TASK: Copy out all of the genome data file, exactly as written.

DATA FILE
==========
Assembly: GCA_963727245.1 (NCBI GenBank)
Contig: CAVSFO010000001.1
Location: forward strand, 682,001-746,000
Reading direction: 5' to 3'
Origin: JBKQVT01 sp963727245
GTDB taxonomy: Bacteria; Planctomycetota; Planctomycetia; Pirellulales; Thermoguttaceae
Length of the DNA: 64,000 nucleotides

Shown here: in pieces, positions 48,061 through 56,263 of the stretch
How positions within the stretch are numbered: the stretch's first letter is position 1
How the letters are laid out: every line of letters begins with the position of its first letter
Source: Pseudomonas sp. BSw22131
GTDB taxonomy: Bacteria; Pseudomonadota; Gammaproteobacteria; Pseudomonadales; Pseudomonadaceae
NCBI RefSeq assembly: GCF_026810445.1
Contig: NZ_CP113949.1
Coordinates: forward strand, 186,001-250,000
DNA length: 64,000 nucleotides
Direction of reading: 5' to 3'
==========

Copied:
Assembly: GCA_963727245.1 (NCBI GenBank)
Contig: CAVSFO010000001.1
Location: forward strand, 682,001-746,000
Reading direction: 5' to 3'
Origin: JBKQVT01 sp963727245
GTDB taxonomy: Bacteria; Planctomycetota; Planctomycetia; Pirellulales; Thermoguttaceae
Length of the DNA: 64,000 nucleotides

Shown here: in pieces, positions 48,061 through 56,263 of the stretch
How positions within the stretch are numbered: the stretch's first letter is position 1
How the letters are laid out: every line of letters begins with the position of its first letter
Source: Pseudomonas sp. BSw22131
GTDB taxonomy: Bacteria; Pseudomonadota; Gammaproteobacteria; Pseudomonadales; Pseudomonadaceae
NCBI RefSeq assembly: GCF_026810445.1
Contig: NZ_CP113949.1
Coordinates: forward strand, 186,001-250,000
DNA length: 64,000 nucleotides
Direction of reading: 5' to 3'